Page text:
At the same time, however, in most qualitative regards, Estonia ranks higher than the original EU members, showing that the functioning of the state and the public sector can change much faster than people usually think.
Corruption is often blamed on ingrained traditions and institutions of the Soviet Union or the Russian Empire, but both Estonia and Russia were part of those states. Arguments of religion and culture have proved wrong so often that we may ignore them.
The rising gap between Estonia and Russia shows how important government policy is and how fast corruption and the state can actually change. No government can get away with blaming history or tradition for its failure to control corruption.
Nor is it sufficient to be a market economy or maintain good fiscal policy. Before the global financial crisis, Russia and Estonia had similarly limited public expenditures as a share of GDP, and both enjoyed persistent fiscal surpluses and had virtually no public debts. Both countries have flat income taxes and generally low or moderate tax rates.

Wednesday, March 16, 2011

Apple iRack

Great irony and political humour about the War in Iraq/on Iraq/Operation Iraqi Freedom or whatever name we prefer to give this war.

Saturday, March 5, 2011

From the USSR to Internet Voting

“Just voted with my mobile phone on Estonian elections. That is so awesome. Two minutes and I am done!” a tweet, posted by colleague of mine has become an inspiration for me to once again think of the country which is truly full of surprises. Yeah, the author of the tweet post quoted above, is a girl who is studying in the Netherlands and she has voted straight from Amsterdam through her mobile phone (!).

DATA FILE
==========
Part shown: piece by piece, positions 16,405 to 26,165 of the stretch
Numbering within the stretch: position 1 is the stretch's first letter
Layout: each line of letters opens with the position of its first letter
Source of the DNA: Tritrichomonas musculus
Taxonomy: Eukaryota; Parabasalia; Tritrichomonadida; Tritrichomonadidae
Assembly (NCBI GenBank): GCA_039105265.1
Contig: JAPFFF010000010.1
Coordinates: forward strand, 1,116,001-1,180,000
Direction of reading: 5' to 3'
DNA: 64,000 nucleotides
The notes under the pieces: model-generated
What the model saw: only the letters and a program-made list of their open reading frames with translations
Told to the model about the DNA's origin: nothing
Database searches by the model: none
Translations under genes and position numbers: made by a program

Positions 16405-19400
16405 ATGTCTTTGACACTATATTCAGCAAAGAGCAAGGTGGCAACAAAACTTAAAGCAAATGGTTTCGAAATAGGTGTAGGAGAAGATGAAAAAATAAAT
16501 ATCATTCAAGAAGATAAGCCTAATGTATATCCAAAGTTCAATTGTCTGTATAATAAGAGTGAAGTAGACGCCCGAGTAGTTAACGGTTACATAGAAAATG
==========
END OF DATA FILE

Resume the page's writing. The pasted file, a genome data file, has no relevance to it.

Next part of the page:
Sounds a bit unrealistic for most of the countries in the world, but Estonia can always "E'stonish" you by its achievements. 

It is indeed amazing to follow the development of this country after the restoration of independence from the USSR back in 1991. Since then, tiny and beautiful republic has become one of the Baltic Tigers due to the economic boom started in the beginning of the 21st century and logically ended up with the membership of the EU and NATO (Worth mentioning that EU/NATO membership has been the major Foreign Policy goal of the country). One of the major inventions of the ongoing century – Skype, has also been developed in Estonia and all these small high tech miracles logically led to the brand - "e-Stonia." 

Estonia is completely covered with wireless Internet access and it is even possible to travel between cities by trains/busses and keep Wi-Fi Internet access. Above all, much of this access comes virtually free and users do not pay any access charges in most locations.

Because of its high tech population, actually Estonia is the first country in the world (!) wherein the voters casted their votes through internet back in 2005. Around two percent of registered voters participated online in elections across the country and the usage of this voting method is increasing steadily. I won’t go through the details with all the voting methods used in Estonia as you can find more information here, but it is all truly extraordinary for a country, which has spent 40 years in basically non election friendly atmosphere under Soviet Occupation and managed to transform in a way to outdo many western democracies in various fields.

Speaking of the ongoing parliamentary elections – you can follow the coverage of it via Twitter on ElectionsLive